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I have a computer graphics program that prints out affine matrices like

Transform Basis: V3 (V3 0.99060506 (-1.4430956e-2) 0.1359906) (V3 1.381684e-2 0.9998897 5.458703e-3) (V3 (-0.13605437) (-3.5284583e-3) 0.9906951) 
Transform Position: V3 0.4690141 0.6664715 0.16474605

Is there a way to visualize this matrix in Mathematica (in some sort of 3D plot)? Say of where it sends the origin looking forward?

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1 Answer 1

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inputstring = 
  "Transform Basis: V3 (V3 0.99060506 (-1.4430956e-2) 0.1359906) (V3 1.381684e-2 0.9998897 5.458703e-3) (V3 (-0.13605437) (-3.5284583e-3) 0.9906951) 
  Transform Position: V3 0.4690141 0.6664715 0.16474605";

lines = StringSplit[
  StringDelete[inputstring, {
    "(", ")",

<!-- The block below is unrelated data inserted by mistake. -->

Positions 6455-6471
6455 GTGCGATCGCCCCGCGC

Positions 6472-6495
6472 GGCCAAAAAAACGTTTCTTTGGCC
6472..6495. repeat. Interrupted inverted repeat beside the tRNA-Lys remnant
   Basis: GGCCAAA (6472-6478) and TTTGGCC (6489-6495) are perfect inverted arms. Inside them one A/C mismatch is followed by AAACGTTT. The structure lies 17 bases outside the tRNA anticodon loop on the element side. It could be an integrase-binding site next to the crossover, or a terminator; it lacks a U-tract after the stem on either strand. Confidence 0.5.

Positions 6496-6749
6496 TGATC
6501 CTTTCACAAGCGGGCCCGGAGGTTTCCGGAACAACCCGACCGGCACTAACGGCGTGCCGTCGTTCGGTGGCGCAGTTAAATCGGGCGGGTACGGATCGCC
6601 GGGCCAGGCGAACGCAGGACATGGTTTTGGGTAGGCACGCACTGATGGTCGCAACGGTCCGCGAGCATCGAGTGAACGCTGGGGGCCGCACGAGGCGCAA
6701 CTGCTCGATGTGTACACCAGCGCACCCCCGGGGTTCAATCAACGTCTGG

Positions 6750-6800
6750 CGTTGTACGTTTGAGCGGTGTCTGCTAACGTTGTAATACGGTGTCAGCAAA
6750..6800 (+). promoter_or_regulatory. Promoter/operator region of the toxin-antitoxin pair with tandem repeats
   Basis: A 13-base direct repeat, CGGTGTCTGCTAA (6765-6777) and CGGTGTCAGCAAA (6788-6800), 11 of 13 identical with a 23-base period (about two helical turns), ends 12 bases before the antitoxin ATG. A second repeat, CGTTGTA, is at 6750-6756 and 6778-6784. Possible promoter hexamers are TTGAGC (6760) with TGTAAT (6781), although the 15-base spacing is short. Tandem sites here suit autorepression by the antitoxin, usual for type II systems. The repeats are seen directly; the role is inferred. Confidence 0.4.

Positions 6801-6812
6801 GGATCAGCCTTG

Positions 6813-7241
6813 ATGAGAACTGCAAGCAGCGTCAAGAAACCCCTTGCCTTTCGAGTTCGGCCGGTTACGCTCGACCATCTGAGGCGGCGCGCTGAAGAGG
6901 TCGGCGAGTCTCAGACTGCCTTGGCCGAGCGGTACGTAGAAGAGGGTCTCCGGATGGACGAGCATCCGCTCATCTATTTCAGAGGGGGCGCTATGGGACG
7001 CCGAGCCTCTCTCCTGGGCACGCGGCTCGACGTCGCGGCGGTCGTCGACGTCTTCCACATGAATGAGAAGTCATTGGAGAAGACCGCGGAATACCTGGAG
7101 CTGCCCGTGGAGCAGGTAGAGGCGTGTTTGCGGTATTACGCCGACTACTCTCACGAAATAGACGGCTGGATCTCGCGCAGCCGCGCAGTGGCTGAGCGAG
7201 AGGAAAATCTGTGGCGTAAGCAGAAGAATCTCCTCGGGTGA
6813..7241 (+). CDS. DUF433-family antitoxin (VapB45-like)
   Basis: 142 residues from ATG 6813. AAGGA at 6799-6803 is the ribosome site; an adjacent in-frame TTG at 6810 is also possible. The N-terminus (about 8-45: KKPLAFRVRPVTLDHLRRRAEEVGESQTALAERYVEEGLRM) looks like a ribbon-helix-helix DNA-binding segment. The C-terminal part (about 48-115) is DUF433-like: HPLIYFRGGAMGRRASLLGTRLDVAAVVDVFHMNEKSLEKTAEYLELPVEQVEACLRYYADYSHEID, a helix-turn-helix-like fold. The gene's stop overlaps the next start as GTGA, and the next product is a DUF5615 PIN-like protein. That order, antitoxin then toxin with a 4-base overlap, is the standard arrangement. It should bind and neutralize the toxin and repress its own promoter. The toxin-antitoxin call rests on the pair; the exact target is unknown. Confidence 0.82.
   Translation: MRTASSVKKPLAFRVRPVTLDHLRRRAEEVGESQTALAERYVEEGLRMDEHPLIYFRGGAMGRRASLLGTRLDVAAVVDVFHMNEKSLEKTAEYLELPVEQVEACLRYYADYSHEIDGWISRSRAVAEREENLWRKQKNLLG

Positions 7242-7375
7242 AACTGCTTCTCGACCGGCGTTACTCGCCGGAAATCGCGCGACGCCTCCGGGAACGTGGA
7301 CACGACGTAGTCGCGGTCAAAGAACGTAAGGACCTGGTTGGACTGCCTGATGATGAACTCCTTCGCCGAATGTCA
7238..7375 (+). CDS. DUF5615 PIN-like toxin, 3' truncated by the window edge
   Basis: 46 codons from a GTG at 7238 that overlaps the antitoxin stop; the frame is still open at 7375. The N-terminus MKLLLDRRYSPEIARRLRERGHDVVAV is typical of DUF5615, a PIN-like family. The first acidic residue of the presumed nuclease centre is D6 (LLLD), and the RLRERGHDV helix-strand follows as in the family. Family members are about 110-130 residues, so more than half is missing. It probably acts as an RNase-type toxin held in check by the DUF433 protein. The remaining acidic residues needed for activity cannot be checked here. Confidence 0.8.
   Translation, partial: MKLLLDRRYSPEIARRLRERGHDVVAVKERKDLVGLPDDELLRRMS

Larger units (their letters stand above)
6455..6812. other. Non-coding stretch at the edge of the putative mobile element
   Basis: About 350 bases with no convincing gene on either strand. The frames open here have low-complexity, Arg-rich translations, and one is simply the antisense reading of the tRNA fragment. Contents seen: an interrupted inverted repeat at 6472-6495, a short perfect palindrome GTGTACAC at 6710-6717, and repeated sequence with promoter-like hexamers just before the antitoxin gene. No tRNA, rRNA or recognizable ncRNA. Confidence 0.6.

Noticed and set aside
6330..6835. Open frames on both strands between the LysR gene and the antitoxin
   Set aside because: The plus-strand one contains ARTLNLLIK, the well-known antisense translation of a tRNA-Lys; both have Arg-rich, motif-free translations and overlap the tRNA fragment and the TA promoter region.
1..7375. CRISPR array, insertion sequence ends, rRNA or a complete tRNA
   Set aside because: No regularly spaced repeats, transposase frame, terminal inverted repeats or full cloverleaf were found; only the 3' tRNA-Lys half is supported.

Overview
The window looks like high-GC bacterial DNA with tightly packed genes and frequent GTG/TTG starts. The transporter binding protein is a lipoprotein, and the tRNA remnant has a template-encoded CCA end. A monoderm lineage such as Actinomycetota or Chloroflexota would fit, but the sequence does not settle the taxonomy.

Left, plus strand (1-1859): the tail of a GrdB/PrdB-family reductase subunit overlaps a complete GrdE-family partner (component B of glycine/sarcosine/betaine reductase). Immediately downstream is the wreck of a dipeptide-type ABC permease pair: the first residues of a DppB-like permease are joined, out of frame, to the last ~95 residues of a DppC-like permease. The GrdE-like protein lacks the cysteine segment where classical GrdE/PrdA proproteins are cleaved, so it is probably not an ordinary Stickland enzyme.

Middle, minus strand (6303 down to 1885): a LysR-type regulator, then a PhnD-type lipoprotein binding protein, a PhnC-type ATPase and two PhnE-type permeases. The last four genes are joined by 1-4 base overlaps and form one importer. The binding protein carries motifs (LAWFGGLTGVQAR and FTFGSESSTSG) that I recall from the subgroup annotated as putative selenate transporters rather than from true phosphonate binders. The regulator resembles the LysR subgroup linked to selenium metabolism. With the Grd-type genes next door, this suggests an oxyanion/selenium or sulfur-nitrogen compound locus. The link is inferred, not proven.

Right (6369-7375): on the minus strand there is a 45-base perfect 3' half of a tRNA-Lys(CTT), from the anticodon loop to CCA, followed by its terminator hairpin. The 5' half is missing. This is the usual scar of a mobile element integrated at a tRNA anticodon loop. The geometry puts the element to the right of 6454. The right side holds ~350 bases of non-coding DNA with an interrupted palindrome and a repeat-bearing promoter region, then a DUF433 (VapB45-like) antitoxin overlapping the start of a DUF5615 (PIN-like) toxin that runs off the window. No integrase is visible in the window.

RegularExpression["V\\d+"],
    RegularExpression["Transform.*?:"]}], "\n"];

getnumbers[line_] := Module[{parts},
  parts = Flatten[StringCases[StringSplit[line], RegularExpression["-?[\\d.e]+-?\\d+"]]];
  ToExpression[StringReplace[#, "e" -> "*^"]] & /@ Flatten[parts]
]

m = ArrayReshape[getnumbers[lines[[1]]], {3, 3}];
v = getnumbers[lines[[2]]];
Graphics3D[{
  Opacity[.25],
  Blue, Cuboid[],
  Red, GeometricTransformation[Cuboid[], {m, v}]
}]

affine transform vis

Since it's an affine transform m.p + v, the origin is displaced from {0,0,0} to v.

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2
  • $\begingroup$ Nifty! ${}{}{}{}{}{}{}{}{}$ $\endgroup$
    – mjw
    Aug 7, 2020 at 2:47
  • 1
    $\begingroup$ It should be noted that the transformation function itself can be obtained as AffineTransform[{m, v}]. $\endgroup$ Aug 7, 2020 at 9:02

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